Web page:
Glum on a knife’s edge
(Mental Health, Spirituality and Society)
There is a song called ‘Joy’ by PAGE CXVI and it sounds how I feel. More than any other song, it portrays the sense of comeuppance that I’ve come to experience from ignoring how I feel and trying to cheer my way through these moments. Perhaps this song is one of those ‘sing it to believe it’ pieces (and sometimes rightly so), but just for now, let the following hint at the daily battle of the will; ‘I can’t understand, and I can’t pretend, that this will be alright in the end. So I’ll try my best and lift up my chest to sing about this - Joy, Joy, Joy’.
This is not another story of forgetting and pushing down but rather a distressing acknowledgement of the reality of so very many people.
I’ve heard it described as a black dog, I’ve heard it described as a cloud, I’ve even heard it explained as a sense of ominous pervasion, and yet these sayings don’t do anything to describe the night that doesn’t have a shaft of light. Light isn’t even an option because this aura of malaise dampens any sense of access.
When there’s a sense of glum overarching and undermining each aspect of your moments - how do you surface and keep going? It’s like a sense of nausea that is not relieved until the fever passes or your body exhorts something so horrific that relief is found in its absence - sadly that relief is rarely the case. I sit in these moments, so weary, my shoulders heavier than I remember and my heart aching behind my sternum. I try to distract myself with the human rationale of making a physical shift to change an emotional state. Do I run, do I eat, do I sleep, do I distract with study or work - all are far too unappealing, and yet any or all of these things in their own right are suggested by professionals on how to relieve the cloud of unknown malaise. It’s in these hours and days that I should be speaking to God; this God whom I’ve had faith in before. This God who speaks of healing and a light burden. This God whom I’ve come to understand is all-powerful and intimately involved, and yet, my tongue can’t pray for lethargy, my heart won’t dare for fear of disappointment and my mind struggles to see the all-powerful capacity. But pray I do in the hope that somehow (like the eating, like the exercise, like the ‘work or study’) I will find relief.
The drugs do help, and the more I take, the lighter the load of weariness. Today hasn’t been a day for a higher dose though…today I fear a precarious edge that has my heart and body rest on its ridge. The edge of a knife, not used for glorious moments of good food, but one that slices an animal to pieces. It's feast - Mania versus Depression. The jitters that come with the mania - the need to race and pummel, the speed of thoughts, the ability to expend energy at a rate and capacity unlike any other time. The complete counter to that invasion of apathy. Has this barrage manifested its energy and exuberance by capping previous days’ portions? Like a green house, intensifying the growth of all within its walls - my spirit is faster and harsher and more alert than this house can contain. So what happens next? I try not to let the disappointment of my own waste be too evident to others, I attempt to push the guilt away for disappearing days when I have “many ahead”. Where can I gather crumbs of energy from to make the most of today and how can any dreams come true when today I can’t lift a finger?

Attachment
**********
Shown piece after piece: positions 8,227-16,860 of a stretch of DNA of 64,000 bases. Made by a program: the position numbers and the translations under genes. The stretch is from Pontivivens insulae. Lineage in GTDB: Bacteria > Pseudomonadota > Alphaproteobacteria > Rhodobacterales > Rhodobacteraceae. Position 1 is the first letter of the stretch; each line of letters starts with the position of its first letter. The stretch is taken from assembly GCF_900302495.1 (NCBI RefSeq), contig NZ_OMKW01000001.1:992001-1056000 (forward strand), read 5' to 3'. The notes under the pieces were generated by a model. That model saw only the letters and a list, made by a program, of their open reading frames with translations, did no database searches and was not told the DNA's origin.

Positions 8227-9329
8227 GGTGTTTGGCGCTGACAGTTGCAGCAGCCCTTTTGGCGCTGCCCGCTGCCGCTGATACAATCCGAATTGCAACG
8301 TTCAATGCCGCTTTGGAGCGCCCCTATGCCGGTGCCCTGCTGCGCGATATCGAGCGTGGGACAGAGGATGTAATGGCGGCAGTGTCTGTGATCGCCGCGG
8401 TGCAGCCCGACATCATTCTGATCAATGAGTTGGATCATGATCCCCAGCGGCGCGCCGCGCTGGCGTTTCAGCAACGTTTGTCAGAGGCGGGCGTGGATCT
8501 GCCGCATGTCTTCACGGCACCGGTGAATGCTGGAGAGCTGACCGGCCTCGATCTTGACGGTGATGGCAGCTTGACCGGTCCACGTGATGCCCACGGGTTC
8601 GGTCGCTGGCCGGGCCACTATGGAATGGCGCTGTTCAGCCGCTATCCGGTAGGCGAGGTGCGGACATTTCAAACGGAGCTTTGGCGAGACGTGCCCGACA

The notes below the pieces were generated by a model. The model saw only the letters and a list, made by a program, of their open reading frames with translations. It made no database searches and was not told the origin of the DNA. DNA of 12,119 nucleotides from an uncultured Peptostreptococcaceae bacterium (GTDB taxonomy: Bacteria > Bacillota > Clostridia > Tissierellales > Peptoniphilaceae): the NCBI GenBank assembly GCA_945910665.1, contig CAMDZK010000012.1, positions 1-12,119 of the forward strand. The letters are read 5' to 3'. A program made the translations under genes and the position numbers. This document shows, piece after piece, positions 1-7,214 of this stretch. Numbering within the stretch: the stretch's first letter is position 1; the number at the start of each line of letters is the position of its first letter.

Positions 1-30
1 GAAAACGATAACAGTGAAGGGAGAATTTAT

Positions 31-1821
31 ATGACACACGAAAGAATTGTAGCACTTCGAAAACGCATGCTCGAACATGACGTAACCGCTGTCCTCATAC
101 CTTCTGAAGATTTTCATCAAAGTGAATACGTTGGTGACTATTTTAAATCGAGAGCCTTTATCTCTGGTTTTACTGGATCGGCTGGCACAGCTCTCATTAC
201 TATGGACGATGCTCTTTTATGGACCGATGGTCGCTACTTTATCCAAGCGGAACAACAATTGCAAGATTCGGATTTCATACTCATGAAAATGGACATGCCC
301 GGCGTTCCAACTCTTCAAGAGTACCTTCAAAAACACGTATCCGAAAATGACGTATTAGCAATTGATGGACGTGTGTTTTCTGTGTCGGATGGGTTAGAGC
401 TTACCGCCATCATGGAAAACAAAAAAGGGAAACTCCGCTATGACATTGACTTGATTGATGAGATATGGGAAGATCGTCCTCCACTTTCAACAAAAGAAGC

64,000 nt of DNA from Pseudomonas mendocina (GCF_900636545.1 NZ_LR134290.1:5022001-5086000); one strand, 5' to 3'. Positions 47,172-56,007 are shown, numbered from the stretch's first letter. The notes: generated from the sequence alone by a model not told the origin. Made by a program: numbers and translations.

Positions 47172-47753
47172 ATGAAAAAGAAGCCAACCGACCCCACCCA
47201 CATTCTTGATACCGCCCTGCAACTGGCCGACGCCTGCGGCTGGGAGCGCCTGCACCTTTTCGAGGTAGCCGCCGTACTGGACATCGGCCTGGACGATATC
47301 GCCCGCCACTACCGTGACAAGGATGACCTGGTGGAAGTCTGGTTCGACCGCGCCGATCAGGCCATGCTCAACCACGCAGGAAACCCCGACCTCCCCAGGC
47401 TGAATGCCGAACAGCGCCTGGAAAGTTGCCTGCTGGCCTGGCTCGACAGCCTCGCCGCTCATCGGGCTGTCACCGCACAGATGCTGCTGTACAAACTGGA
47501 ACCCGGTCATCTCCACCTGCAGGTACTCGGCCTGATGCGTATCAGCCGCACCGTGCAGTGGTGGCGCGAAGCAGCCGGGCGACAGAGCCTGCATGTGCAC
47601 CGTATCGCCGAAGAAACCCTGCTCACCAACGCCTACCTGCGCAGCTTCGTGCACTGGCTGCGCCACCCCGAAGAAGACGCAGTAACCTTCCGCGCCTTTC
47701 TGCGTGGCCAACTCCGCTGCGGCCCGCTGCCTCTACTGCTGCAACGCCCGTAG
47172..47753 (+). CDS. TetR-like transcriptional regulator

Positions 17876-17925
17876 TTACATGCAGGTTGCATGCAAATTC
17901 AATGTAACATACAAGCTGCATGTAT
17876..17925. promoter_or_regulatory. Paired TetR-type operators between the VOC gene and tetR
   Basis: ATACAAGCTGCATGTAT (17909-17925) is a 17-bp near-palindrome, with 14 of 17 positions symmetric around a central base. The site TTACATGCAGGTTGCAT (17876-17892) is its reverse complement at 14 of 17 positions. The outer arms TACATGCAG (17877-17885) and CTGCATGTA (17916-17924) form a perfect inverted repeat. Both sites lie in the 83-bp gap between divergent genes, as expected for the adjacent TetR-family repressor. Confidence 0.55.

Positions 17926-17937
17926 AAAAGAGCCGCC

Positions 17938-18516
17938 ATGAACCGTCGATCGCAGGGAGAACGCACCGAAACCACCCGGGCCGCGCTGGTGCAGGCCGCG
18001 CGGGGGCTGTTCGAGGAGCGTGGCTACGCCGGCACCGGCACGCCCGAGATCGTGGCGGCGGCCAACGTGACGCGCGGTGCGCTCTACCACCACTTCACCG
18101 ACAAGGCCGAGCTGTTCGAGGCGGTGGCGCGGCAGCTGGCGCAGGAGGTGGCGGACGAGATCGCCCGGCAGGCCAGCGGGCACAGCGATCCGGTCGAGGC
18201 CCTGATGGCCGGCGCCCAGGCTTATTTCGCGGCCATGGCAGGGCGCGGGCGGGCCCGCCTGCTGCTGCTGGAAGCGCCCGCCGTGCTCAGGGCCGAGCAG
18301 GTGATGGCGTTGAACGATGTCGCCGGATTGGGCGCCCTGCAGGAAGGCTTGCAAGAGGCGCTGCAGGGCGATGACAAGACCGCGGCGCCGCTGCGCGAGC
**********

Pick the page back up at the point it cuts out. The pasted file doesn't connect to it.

What if there’s no healing, what if there’s no relief, what if the moments are going to be lived in the midst of a pervasive ache?
How can we together find some reassurance, not in the absence or removal of the pain and confusion, but rather in the sharing and honesty of it? Hold the ones closest to you, no matter how hard they struggle. We have the people around us, whether we like or agree, these are the few we have responsibility for, whatever they go through, whatever you go through, whatever we are dealt, we are with them. And they with us.
Sarah was diagnosed with BiPolar about 18 years ago and is aware that her experience is only one of the many forms that Mental ill health can and does take. She is currently gathering people from all over the world, from all walks of life, ages, faith/non, who are willing to describe their own experience - this can be in the form of one sentence or twenty.
This book will be a very honest tool to give moments of relief for those who are suffering but also to provide insight for those around us to understand.
It might be describing your own illness or the struggle of experiencing it with someone you are close to. (The sharing can be anonymous.) The book will be an incredibly real depiction of this hidden and sometimes indescribable struggle.
To get in touch with any questions or additions please email: firstname.lastname@example.org
Sarah White, 17/06/2020